FIG. 1 at 11 shows the inventive balun circuit arrangement for connecting RF coils, such as RF coil circuit 12 to MR systems. The coils may be used for both transmitting the RF pulses required for obtaining MR data and for receiving free induction decay (FID) signals from the subject during an MR scan sequences, for example.
The coil circuit 12 includes coil L. Bridging the RF coil L are a pair of series connected capacitors CT and CM. The capacitor CT is a tuning capacitor. In series with the tuning capacitor is the capacitor CM used for impedance matching. The matching capacitor CM is connected to the tuning capacitor CT at junction point 14. The other side of the tuning capacitor CT is connected to the other side of RF coil L at junction point 16. A first coaxial cable 20 is shown connected across the matching capacitor CM for connecting the RF coil 12 to the MR system (not shown). The cable 20 comprises two leads 17 and 18. Lead 17 is connected to the junction 14 of the tuning capacitor CT and the matching capacitor CM. Lead 18 is connected to the junction 13 of the matching capacitor and one end of the coil L.
In a preferred embodiment the cable 20 is a shielded cable. The lead 17 comes from the center conductor of the shielded cable while the lead 18 is preferably an extension of the shielding 25 of the cable.
A balun in the form of a shielded cable having a length l is shown at 19. In a preferred embodiment the length l is a quarter wavelength. The line 19 is shown connected to junction point 16 with central conductor 27. The other end of the quarter wavelength cable 19 is connected to the braid 25 of the cable 20 at point 28, which is a point where the cable 20 is of the length l' away from RF coil circuit 12. In a preferred embodiment the length l' is equal to the length l and both are a quarter wavelength.
Cable 19 has the braid 26 and central conductor 27 shorted together preferably at one end as indicated at connection 22. Accordingly, at point 28 of the cable 20 the quarter wavelenth section of cable 20 behaves like a short circuit. Looking from point 16, the quarter wavelength balun looks like an open circuit therefore there is no current lost between the RF coil circuit 12 and the braid. Looking from point 28, the induced currents on the braid 25 see a short and therefore are drained away to prevent any further degradation of the signal or the further receipt of noise.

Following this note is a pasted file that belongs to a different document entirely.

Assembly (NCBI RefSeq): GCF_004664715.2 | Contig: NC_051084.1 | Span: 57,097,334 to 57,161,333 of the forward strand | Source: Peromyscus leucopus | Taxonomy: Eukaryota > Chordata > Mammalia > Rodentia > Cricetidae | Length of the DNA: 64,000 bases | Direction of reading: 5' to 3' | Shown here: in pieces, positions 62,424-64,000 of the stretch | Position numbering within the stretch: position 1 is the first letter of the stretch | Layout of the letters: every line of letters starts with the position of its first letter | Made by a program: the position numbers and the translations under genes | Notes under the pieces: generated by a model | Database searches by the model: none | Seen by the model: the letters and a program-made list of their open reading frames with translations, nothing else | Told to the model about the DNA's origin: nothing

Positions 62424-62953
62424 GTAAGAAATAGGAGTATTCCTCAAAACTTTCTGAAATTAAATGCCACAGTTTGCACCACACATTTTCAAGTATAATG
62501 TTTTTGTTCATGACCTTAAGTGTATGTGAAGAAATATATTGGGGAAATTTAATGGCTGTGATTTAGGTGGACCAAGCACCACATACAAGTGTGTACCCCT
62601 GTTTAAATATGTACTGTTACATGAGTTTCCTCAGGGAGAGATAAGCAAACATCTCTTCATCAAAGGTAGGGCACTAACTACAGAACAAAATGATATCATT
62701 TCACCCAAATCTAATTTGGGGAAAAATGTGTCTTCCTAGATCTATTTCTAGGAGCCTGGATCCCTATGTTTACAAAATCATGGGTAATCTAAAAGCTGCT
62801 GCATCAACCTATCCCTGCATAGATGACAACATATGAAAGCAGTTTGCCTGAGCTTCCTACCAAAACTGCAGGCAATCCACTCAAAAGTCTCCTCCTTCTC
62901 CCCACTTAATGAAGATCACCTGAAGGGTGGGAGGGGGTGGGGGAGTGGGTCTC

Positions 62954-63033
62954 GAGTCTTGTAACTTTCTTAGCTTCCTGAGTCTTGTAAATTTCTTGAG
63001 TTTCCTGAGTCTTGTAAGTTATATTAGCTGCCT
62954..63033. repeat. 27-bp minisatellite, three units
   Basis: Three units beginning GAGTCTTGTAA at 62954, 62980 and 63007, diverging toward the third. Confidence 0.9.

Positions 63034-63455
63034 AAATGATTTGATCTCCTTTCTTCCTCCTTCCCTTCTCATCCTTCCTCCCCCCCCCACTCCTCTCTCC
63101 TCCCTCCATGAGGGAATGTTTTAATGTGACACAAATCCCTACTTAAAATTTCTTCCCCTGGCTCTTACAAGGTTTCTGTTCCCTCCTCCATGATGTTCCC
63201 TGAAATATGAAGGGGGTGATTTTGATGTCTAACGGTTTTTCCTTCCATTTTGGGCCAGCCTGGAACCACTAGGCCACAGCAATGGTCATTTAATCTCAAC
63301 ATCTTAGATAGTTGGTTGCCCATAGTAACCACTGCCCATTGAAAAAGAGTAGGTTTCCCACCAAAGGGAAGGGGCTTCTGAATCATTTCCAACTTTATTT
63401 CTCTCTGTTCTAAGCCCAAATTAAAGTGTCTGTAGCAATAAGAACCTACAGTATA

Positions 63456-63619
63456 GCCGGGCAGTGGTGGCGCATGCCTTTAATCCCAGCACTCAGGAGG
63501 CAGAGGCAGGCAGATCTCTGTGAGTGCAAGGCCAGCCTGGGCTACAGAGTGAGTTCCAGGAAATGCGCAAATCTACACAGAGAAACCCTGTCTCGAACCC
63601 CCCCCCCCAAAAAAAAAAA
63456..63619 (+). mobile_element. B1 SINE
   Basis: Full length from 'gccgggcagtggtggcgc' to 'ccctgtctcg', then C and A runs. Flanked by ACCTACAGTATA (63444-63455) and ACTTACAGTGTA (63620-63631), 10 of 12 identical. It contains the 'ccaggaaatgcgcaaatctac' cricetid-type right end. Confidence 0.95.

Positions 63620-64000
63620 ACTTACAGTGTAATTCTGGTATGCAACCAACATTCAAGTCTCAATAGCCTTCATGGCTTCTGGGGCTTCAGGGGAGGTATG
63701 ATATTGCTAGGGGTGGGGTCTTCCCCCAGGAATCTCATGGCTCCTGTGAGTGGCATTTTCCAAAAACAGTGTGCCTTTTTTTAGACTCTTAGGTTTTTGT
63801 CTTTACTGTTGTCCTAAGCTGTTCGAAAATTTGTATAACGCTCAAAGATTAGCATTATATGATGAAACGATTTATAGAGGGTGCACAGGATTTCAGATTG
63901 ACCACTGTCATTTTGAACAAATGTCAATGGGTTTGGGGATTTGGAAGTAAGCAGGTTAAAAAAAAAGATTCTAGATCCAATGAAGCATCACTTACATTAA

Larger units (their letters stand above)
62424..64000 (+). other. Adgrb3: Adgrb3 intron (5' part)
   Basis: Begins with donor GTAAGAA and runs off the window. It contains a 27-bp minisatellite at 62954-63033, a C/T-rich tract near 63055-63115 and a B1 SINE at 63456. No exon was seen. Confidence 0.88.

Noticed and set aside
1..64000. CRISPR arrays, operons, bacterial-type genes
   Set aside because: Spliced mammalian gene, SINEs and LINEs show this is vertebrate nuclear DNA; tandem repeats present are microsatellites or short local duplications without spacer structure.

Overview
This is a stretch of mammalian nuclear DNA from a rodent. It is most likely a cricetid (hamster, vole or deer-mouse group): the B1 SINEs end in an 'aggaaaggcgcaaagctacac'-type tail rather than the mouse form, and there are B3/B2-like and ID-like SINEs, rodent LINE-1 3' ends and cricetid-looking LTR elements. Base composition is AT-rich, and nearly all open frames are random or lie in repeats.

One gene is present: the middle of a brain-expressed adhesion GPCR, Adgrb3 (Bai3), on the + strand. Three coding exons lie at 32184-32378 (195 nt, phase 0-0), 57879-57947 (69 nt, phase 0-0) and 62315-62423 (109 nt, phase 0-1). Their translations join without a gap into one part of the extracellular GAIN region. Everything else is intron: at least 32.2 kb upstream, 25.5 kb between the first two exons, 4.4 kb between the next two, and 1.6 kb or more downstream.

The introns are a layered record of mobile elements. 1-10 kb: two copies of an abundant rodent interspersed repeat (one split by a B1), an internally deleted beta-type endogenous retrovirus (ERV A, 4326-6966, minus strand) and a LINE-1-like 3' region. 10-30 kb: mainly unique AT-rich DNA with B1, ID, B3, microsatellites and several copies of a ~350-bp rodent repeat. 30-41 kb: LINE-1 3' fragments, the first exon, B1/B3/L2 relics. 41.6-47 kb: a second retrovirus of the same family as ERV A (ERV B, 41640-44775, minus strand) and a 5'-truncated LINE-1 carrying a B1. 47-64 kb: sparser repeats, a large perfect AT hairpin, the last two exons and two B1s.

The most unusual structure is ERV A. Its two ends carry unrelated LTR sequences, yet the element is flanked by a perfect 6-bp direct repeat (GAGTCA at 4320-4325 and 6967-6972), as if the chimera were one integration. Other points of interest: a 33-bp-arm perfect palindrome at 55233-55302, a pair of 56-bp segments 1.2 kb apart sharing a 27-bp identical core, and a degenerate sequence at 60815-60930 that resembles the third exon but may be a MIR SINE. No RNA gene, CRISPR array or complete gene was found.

The balun 19 and the conductor 18 act as a two pair transmission line having an impedance:
Z (AC)=j Zo' tan (2πl/λ)
Z (AC) is the impedance looking into the balun circuit,
Zo' is the characteristic impedance of the balun cable,
l is the length of the balun, and
λ is the wave length of the RF signal or pulse.
When l is equal to λ/4 then the largest function is tan 90 degrees or infinity, indicative of resonance. When l is more or less than λ/4 the tan function will be positive or negative and capacitance has to be added or subtracted to tune and match the coil circuit.
The first coaxial cable 20, couples the coil circuit 12 to the MR system. The balun circuit 19 comprises a second coaxial cable. Both coaxial cables having the usual braided outer cover such as braid 26 and a central conductor 27 of cable 19, shown in FIG. 2. The central conductor 27 of cable 19 is shorted to the braid at 22. Conductor 27 at cable 19's other end is connected to the point 16 at one end of RF coil 12. The central conductor 27 is also connected at point 28 to the braid 18 of the first coaxial cable 20. The voltage across CT, on the tuning capacitor, is a high voltage, while the voltage across the matching capacitor is a low voltage. The voltage across both capacitors therefore, is essentially a high voltage.
Thus, the voltage between points 13 and 16 looks like high voltage to the induced currents shown as skin currents 15, 15a on braid 18. However, the currents flowing in the RF coil see an open circuit at point 16 and therefore, there is no loss from the RF coil. At the same time the currents in the braid are shortened and reduced to the point where they no longer cause the usual difficulties of high RF frequency induced currents in MR systems.
It should be understood that while the capacitors CT and CM are shown serially bridged across the inductor coil other arrangements such as series tuning could also be used within the scope of the invention.
While the invention has been described with reference to some preferred embodiment it should be understood that the description of this embodiment is exemplary only and should not act to limit the scope of the invention, which is defined by the accompanying claims.